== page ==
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Dire diagnosis for Cape Breton doctors

Dr. Margaret Fraser, president of the Cape Breton Medical Staff Association, says with the pending departure of the psychiatric site lead, mental health care in Cape Breton is in a dire state. The Nova Scotia Health Authority said it is taking measures in addition to recruitment efforts to attempt to make up for the shortage in psychiatrists.
Dr. Margaret Fraser, president of the Cape Breton Medical Staff Association, says with the pending departure of the psychiatric site lead, mental health care in Cape Breton is in a dire state. The Nova Scotia Health Authority said it is taking measures in addition to recruitment efforts to attempt to make up for the shortage in psychiatrists. - Cape Breton Post

‘The state of psychiatry in our area is really quite dire’

SYDNEY, N.S. — Cape Breton’s beleaguered mental health system is about to suffer another blow, with the pending departure of its psychiatric site lead.

And with the province’s health authority touting measures like telehealth as a stop-gap measure to deal with the shortage of doctors, one local physician says it seems to her like administrators’ “hearts aren’t in it.”

With Dr. Scott Milligan, the current complement of psychiatrists stands at five. He has notified the Nova Scotia Health Authority that his resignation is effective Jan. 31. Milligan has declined to do an interview at this time, but he did confirm he is resigning as both site lead and staff psychiatrist.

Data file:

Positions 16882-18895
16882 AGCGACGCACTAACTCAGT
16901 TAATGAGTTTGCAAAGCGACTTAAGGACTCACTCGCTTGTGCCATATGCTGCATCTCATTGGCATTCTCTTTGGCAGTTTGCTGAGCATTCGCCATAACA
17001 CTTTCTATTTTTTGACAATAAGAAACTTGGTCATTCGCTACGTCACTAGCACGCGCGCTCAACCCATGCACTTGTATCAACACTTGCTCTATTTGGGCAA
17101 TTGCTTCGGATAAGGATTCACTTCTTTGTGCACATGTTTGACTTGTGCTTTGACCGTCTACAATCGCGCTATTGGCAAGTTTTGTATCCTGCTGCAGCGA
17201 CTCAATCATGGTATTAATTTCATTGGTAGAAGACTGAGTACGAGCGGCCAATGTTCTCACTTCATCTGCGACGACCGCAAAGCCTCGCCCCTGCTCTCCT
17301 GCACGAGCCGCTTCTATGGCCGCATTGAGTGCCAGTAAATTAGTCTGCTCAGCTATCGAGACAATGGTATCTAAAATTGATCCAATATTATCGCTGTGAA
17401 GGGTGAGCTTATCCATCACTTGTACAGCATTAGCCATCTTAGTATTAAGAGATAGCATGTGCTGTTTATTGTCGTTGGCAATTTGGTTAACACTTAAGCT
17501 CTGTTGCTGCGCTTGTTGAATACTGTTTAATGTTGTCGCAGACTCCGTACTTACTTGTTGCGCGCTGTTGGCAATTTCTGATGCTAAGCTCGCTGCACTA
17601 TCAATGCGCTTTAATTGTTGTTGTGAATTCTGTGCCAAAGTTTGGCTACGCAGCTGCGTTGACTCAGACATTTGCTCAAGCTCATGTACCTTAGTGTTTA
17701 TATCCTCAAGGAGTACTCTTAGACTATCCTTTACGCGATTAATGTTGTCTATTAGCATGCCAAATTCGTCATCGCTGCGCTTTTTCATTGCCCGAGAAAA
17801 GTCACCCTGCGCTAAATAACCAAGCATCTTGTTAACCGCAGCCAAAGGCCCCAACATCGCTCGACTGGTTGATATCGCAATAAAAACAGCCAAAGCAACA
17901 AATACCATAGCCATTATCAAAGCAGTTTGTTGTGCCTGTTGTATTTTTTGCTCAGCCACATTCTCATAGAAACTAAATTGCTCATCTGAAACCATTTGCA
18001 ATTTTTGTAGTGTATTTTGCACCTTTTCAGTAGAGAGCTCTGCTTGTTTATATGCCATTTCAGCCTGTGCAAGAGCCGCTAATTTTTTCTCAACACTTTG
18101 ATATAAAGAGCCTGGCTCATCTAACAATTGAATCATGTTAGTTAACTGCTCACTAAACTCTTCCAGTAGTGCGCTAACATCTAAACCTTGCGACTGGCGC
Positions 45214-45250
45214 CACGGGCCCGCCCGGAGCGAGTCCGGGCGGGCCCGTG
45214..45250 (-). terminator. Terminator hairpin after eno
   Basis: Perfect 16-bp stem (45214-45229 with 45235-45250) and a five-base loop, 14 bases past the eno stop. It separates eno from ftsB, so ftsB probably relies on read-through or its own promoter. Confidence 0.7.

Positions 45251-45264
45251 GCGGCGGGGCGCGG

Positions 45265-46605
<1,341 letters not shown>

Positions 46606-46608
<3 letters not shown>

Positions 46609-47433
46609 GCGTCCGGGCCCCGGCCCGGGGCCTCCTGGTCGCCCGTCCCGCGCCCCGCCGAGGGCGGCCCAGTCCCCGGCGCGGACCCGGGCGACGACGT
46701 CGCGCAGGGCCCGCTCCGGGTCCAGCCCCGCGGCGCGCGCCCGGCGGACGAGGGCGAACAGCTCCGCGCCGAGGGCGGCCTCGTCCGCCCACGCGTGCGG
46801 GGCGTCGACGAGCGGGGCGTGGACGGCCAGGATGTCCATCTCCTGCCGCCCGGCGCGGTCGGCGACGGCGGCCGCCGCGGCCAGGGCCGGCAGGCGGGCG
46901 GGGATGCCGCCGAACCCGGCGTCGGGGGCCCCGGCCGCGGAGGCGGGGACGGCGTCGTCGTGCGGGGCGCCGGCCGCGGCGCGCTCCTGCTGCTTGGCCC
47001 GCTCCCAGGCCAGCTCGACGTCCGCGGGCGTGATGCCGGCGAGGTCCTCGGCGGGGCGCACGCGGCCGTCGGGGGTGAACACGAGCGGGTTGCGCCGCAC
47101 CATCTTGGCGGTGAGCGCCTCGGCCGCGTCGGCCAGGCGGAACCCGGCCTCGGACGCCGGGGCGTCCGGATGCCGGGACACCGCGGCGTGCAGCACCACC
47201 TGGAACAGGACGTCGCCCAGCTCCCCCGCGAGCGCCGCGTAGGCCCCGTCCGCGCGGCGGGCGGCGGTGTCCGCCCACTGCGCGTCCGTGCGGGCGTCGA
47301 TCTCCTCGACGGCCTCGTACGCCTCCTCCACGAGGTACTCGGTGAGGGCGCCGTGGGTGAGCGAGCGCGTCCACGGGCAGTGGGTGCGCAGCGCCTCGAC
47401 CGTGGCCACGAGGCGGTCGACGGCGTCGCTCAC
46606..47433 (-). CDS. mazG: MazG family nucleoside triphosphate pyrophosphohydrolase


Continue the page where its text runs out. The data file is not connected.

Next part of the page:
According to an internal memo written by Milligan in 2017, the department traditionally had 12-14 psychiatrists and historically the full complement may have been about 16 although they had not reached that level in the previous 15 years.

“The state of psychiatry in our area is really quite dire,” said Dr. Margaret Fraser, president of the Cape Breton Medical Staff Association.

“We’re in a mess in mental health. We’re in a mess in pretty much everything right now,” she said.

Fraser said according to her own informal count, the region has lost 14 physicians in the last year. She called the NSHA’s recruitment efforts inadequate and ineffective.

“It really feels like the health authority doesn’t have its heart in it,” Fraser said.

Dr. Andrew Harris, senior medical director for mental health and addictions with the Nova Scotia Health Authority, said in an interview this week he wasn’t aware of the reason for Milligan’s resignation and couldn’t comment on it regardless, as it would be a personnel matter.

He noted there are three psychiatrists currently providing “fairly consistent” locum coverage in Cape Breton, including two psychiatrists who live in Sydney and are in private practice. There is also a senior resident doing a long-term elective.

“We’re managing to gather some resources — it’s not ideal, it’s not optimal, but we’re not leaving the people of Cape Breton unsupported psychiatrically,” Harris said.

“We don’t want to lose Scott. He has been there for many years, he is a huge and valuable resource to the Sydney area.”

Among the measures the authority is using to try to bridge the gap is telehealth, a video conferencing network that connects healthcare facilities across the province.